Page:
Lever arm actuating will always be non-linear actuating as a matter of course. Set it up at the proper angles and lengths it will do this better. Simple to see the just a longer arm from shaft distance will give you a slower valve opening. Now change the starting and ending angles. In fact simple levers have TOO much non-linear biasing. Really why often the OEM’s learned to go to a cable/chain guided rounded cams to “program” the movements rates to the desired flow rates better.

Interesting concept DonM. I think it would air/gasses leak too much at the increased edges areas. Sure be a son-of-a-bugger to make.

Your iris valve IanM looks wonderful for precision by electric wire controllabilty of spotlessly clean liquids and gases.
Woodgas ain’t.
In my experiences even if four stage fuel gas filtered at normal flow pressure delivered and “clean” you will still get valve back side sooting, “dirt” deposited building up. And unless the valve is heated the valve induced flow restricted pressure drop WILL cool the gases. Cooled woodgas will aways wring out MORE moisture droplets! These can and will ice crystal freeze. Why you see some of the Euro guys and the India gas people intentionally gases overcooling, to super dehumidify the producer fuel gas, then reheating before valve/mixer introducing.
Engine manufacturer Jenbacher super gas filtered, dehumidified and using a non-flap throttle valve (think of a teardrop ended shuttle cock center plug being variably plunged into a tapered seat) then in service in a few hundred hours got growing deposits build ups of whitish/yellow crystals upsetting flow rates. Explanation to that is at the molecular level. Beyond my pay-grade.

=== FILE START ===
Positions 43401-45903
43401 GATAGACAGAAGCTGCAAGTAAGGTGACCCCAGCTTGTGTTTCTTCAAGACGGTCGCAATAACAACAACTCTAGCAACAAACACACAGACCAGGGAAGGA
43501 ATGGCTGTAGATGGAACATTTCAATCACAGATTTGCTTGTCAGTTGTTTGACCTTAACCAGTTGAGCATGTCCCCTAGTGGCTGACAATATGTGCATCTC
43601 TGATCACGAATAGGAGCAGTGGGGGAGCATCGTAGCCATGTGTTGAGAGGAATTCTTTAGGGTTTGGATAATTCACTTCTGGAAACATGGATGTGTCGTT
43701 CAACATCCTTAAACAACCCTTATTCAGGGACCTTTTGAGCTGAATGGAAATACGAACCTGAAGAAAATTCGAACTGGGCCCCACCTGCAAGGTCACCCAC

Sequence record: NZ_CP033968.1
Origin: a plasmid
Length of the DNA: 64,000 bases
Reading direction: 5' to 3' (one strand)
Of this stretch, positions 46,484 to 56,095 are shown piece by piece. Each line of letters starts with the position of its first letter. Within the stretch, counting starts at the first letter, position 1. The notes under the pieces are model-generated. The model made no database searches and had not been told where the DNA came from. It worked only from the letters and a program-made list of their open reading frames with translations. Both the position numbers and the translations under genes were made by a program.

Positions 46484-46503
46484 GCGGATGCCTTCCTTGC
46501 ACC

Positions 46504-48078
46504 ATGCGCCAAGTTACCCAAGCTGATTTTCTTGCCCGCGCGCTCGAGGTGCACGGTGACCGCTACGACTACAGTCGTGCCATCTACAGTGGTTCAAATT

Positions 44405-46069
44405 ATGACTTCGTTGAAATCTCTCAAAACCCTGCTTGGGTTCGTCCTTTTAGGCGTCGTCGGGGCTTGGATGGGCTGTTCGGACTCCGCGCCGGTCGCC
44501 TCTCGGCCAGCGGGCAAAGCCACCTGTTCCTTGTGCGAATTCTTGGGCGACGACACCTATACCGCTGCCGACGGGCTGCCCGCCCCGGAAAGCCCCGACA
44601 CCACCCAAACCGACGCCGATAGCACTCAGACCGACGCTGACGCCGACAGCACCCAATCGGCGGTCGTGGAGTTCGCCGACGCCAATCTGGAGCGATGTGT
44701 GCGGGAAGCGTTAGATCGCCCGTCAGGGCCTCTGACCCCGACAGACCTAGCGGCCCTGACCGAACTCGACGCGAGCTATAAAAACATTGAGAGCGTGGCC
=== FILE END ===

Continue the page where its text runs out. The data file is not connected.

Point is the iris the leaf/pedals will stick and not want to move. If forced, tear up the drive cams/levers/grear teeth.
Why you usually only see iris’s inside cmareas and such with very controlled conditions.
Fluids and gases flows restricted face apply a LOT of pressure against the valve elements.
Imagine those overlapping leaf segments being forcefully pushed together and then being forced to move with coating contaminates dragging in between and being edged scrapped off??

Naw fellows a flapper valve is still the answer. Round form they will edge seal the best. Self clean the best. (Yeah, I tried square form - worked kinda/sorta but impossible to side edges seal and would side edges contaminates bind. My Better idea was NOT)
Set up the true flow sizing range better.
Control it better that first 25-30 degrees of opening.
These can easily edge scrape off surface contaminates. Then loss of performance “signal” when they need the spray foam and tooth brush cleaning.
Woodgas, make it out of SS if you have a lathe or can get the lathe work done if you want to craft optimize it.
Can do jim-cracky with hand-fitted honed brass piping, 1/4" brass rod, and cut edge fitted brass sheeting.

REgards
Steve Unruh